Friday, 31 August 2012

Early season shapes the football rankings

From the Football Ranking System we see that Manchester City have just about retained top spot from the very in-form early season pace-setters Chelsea. Indeed, a Chelsea win in the UEFA Super Cup tonight might see them take over on top.

The other early season form team Everton have risen from 6th to 4th.

It will be fascinating to see how far Rangers fall now that they are in Scottish League Division Three. Among such lowly opposition they will not score so many points unless they thrash everyone of them, and they're not doing that yet. In August Rangers have fallen  from 8th to 19th.

Conversely, Swansea City have gone the other way, rising from 18th to 9th, and Wigan Athletic have gone from 14th to 7th.

Ten-place plus movers elsewhere include:

  • Sheffield Wednesday, up from 55 to 21.
  • Leeds United, up from 49 to 36.
  • Motherwell, down from 28 to 38.
  • Yeovil Town, up from 80 to 69.
  • Swindon Town, up from 87 to 71.
  • Dundee, down from 62 to 73.
  • Preston North End, up from 85 to 74.
  • Crawley Town, up from 98 to 84.
  • Chesterfield, down from 76 to 86.
  • Bradford City, up from 107 to 97.
  • Ayr United, down from 88 to 100.
  • Southend United, down from 95 to 105.
  • Dumbarton, down from 106 to 117.
  • Brackley, new in at 157.
  • Bradford Park Avenue, new in at 161.
  • Woking, up from 177 to 166.
  • Dartford, up from 178 to 168.
  • Chester, new in at 173.
  • Altrincham, down from 165 to 176.
  • Oxford City, new in at 179.
  • Billericay Town, new in at 184.
  • Corby Town, down from 174 to 186.
  • AFC Hornhcurch, new in at 190.
  • Bromley, down from 189 to 199.

Tuesday, 21 August 2012

Football talks a good Olympian game; let's see it in deed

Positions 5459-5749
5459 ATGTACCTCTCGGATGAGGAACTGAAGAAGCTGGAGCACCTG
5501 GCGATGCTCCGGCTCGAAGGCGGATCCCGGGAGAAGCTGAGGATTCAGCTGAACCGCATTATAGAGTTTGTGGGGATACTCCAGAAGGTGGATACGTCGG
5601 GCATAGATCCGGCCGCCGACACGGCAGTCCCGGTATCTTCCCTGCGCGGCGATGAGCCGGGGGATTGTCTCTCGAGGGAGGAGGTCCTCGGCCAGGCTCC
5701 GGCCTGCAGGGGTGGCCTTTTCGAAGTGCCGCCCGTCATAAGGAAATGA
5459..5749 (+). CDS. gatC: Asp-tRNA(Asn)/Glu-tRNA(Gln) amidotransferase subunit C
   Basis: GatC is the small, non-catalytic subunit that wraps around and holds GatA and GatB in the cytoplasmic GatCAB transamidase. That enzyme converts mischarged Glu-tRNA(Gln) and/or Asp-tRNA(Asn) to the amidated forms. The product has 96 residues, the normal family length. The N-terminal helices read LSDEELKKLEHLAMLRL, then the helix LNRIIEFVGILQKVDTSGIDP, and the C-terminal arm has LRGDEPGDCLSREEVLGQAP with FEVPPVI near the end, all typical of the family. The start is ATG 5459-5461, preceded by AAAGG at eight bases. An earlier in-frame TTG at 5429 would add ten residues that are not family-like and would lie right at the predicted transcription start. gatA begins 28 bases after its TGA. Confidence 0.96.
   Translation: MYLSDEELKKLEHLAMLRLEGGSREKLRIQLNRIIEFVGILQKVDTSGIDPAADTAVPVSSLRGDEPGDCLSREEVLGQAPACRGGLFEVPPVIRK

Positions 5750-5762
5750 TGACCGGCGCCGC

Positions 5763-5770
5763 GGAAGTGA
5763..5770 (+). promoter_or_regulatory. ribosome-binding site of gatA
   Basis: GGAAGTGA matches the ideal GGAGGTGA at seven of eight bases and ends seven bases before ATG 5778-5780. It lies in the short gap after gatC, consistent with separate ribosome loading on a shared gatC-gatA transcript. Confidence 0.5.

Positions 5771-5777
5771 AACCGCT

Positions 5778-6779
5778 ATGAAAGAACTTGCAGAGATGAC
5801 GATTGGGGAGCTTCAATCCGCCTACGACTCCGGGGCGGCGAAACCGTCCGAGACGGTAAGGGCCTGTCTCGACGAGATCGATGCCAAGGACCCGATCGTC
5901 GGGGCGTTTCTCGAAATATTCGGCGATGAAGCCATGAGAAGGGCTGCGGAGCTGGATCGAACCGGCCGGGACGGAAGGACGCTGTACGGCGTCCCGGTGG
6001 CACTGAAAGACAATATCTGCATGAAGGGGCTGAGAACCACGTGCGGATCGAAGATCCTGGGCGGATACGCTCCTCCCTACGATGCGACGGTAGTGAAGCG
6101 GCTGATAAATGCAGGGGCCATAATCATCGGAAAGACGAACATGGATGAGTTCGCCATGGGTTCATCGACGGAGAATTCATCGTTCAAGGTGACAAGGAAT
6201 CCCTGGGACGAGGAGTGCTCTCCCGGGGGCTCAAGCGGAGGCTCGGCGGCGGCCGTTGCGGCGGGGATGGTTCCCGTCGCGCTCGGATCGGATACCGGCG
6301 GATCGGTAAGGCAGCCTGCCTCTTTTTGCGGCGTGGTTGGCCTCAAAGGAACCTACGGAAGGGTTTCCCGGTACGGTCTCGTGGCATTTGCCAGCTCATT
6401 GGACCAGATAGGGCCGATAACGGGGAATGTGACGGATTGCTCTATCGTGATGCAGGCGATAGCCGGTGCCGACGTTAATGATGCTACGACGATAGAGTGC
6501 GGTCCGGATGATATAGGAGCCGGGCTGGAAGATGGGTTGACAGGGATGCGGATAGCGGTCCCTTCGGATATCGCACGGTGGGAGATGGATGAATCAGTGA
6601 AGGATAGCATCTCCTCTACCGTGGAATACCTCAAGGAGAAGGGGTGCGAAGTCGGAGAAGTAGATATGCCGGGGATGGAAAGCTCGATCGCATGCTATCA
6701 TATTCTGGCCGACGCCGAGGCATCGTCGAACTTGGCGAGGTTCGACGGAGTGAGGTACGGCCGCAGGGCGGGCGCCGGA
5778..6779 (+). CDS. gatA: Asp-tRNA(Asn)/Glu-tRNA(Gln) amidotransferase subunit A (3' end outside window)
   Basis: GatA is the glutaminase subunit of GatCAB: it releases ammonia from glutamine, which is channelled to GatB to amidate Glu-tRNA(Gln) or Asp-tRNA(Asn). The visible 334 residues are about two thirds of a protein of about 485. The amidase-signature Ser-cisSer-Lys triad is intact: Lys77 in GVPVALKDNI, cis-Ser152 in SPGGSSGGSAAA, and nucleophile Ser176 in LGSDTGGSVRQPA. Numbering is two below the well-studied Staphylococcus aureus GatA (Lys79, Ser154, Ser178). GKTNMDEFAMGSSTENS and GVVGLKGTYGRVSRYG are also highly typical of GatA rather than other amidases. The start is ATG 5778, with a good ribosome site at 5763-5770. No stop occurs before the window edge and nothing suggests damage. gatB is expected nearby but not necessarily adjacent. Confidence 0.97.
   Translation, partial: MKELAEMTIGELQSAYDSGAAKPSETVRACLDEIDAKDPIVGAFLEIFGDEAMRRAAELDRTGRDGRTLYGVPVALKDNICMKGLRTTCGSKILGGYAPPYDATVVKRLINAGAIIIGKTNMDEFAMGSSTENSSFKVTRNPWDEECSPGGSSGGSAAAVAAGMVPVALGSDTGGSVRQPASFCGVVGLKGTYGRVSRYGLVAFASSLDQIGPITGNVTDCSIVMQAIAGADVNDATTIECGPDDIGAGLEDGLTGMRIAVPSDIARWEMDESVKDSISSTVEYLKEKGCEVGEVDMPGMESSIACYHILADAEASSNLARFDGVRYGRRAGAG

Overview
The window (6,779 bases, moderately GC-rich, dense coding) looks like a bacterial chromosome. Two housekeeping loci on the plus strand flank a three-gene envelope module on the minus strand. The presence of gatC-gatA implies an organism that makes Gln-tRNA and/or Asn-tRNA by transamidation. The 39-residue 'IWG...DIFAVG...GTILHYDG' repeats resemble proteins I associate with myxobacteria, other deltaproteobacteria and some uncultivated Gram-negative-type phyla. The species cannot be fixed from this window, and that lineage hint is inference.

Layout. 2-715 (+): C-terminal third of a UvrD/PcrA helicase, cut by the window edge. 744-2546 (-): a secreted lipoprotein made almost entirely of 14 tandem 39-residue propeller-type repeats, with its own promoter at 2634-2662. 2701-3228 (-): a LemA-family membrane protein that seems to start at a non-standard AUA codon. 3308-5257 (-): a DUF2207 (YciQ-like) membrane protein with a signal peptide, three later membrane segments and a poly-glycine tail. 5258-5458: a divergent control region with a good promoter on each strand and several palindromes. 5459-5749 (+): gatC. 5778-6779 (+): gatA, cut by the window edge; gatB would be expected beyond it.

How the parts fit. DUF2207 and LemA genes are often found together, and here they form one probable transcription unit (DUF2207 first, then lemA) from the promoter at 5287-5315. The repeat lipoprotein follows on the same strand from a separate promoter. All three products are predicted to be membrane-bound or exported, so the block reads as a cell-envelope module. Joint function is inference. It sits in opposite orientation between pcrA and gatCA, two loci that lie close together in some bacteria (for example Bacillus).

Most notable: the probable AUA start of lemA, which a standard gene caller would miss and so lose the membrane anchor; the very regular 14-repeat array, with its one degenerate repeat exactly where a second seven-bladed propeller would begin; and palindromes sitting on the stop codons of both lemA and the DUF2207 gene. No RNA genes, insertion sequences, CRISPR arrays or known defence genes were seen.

The Footballers versus Olympians debate has raged and has quietened down and will rear its head from time to time over the next season.

The problem with football is that it refuses to learn from other sports; it knows it is the Beautiful Game, but thinks that it is the pinnacle of beauty. But it isn't.

I am not going to go into all the things that football should learn from other sports in this post; they will be the subject of many other posts to come.

However, in the Footballers versus Olympians debate, one thing has struck me. The Olympians have never said a word. People in the media and many of us bloggers, tweeters, facebook posters have commented on their behalf: "Weren't they wonderful?", "Fantastic attitude", "Actually apologising to supporters", etc. But I can't recall seeing any quotes from any of the participiants themselves.

Yet those "in the [football] game" have felt the need to speak out: Richard Scudamore, Joey Barton, Gary Neville are a few that spring to mind. And, of course, they're mostly defending their sport. Well, what would we expect? Of course they would.

The problem lies in the very fact that they need to defend their sport, and the behaviour of players, managers and supporters. And they do need to. It's because football's reputation is so woeful by its deeds that it needs to defend itself in words. Prime example: Alan Pardew (a most unexpected culprit) demonstrates his attitude by his deeds (pushing an assistant referee), but then apologises in words afterwards.

There's always been the joke about the not-so-good manager or player, who "talks a good game".

How about those "in the game", cutting the talk, and improving the reputation of football in their actions? Come May next year, let's see if football no longer needs to defends its actions in words.